He loved obedience especially and called it the food of the soul, in the words of the Savior: My food is to do the will 0/ my Father who is in heaven. Blessed Philip later sent him to the priory in Arezzo. When he had been there about a year, he and Fra Acquisto of Arezzo, a man of great fame, were passing through the countryside. It was night and rain was falling hard, so they took refuge in an inn. They found there a sick man who had been suffering for a long time. Blessed Joachim heard his lament with compassion and said to him, “Brother, have patience; this illness will be your salvation.” But the sick man replied, “Good friar, it is easier to praise infirmity than to bear it.” Joachim then said, “I beseech almighty God to free you from this illness and give it to me, his servant. May death alone release me from this infirmity. So shall 1 bear continually the suffering of Christ in my body.” The sick man got up from his bed forthwith; he was completely healed. The friar remained in his place, a victim of epilepsy. This sickness afflicted him for the rest of his life and through it he won a crown of martyrdom

It pleased the Most High to adorn him with yet another crown. Another illness struck him: the flesh was eaten away to the bone in some parts of his body and worms appeared. He hid it from the friars as long as he could, but when they learned of it they were very saddened. They entreated him to pray for himself, that he be freed from this affliction. He replied, “Beloved brothers, it is not fitting for me to do so, because this ailment is to purge my sins and strengthen my soul; as the Apostle said, When I am weak, then am I strong.”

The Lord revealed to him that his death was near, and he begged God to call him on the same day the Savior left the world. On the eve of his departure from earth, the day of the Lord’s Supper, he spoke to the assembled friars: “Beloved brothers, I have lived with you thirty-three years, the length of Our Lord’s life on earth. 1 have received many services from you, I and you have assisted me in my every need. I am not capable of thanking you sufficiently for all you have done. May the Lord Jesus Christ thank you and repay you for what you for what you have done for me. Tomorrow 1 shall leave you, and I pray you to entreat the Lord to receive me, a sinner, into his dwelling. I desire to renew our fraternal love before departing.” He then drank a little wine with them.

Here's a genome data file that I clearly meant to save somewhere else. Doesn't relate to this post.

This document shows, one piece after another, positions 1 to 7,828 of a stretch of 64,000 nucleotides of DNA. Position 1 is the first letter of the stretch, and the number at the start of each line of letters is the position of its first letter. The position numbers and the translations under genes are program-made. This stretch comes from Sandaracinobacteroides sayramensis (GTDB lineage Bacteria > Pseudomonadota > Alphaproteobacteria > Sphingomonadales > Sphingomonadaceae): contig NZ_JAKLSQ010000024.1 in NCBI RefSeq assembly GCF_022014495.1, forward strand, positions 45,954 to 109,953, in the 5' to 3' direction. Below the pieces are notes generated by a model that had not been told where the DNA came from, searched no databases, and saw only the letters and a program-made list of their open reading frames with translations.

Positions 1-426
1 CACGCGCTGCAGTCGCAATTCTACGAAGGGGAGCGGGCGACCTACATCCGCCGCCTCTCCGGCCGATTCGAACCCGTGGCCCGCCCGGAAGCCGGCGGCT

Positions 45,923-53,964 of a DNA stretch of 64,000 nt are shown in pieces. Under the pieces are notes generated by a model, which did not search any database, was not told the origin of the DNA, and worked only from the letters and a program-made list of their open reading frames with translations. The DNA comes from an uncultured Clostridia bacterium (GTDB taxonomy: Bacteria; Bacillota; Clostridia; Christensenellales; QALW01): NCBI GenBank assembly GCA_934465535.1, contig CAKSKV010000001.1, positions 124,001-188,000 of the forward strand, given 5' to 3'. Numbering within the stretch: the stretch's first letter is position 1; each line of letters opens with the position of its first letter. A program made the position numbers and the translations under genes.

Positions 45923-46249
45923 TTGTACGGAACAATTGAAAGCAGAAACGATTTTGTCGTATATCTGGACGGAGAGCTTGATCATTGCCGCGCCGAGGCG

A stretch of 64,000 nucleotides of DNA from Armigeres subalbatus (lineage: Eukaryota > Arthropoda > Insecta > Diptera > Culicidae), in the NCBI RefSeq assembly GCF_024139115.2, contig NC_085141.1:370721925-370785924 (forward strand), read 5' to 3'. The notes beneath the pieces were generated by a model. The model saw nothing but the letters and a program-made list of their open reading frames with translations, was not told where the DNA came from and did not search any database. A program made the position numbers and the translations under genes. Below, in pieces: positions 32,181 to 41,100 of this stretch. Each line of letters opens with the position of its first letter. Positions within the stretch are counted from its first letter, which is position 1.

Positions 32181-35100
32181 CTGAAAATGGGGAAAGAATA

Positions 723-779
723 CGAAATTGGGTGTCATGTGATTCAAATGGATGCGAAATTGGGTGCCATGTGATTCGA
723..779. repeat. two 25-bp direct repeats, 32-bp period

But on Good Friday, just before the Passion was sung, he sent for the prior and said to him, “Reverend Father, in a little while the Lord will call me from this earth. Call the friars to my bedside and give me the sacraments of the Church, even though 1 received the Sacred Body with all of you yesterday. 1 don’t want to leave you while all alone.” The prior was not entirely convinced, but he couldn’t ignore his words either, so he left four friars with him. Joachim continued praying while the Passion of the Lord was being sung. At the words, “inclinato capite, emisit spiritum” (he bowed his head and yielded up his spirit), he raised his eyes and, while the four friars stood around, gave his spirit back to the Creator.


God our Father, you taught Joachim, disciple of Jesus and Mary, to serve his brothers and sisters even by accepting their sickness. May we learn from his example to acknowledge our own weakness and so be compassionate and understanding of the weakness of others. We ask this through our Lord Jesus Christ.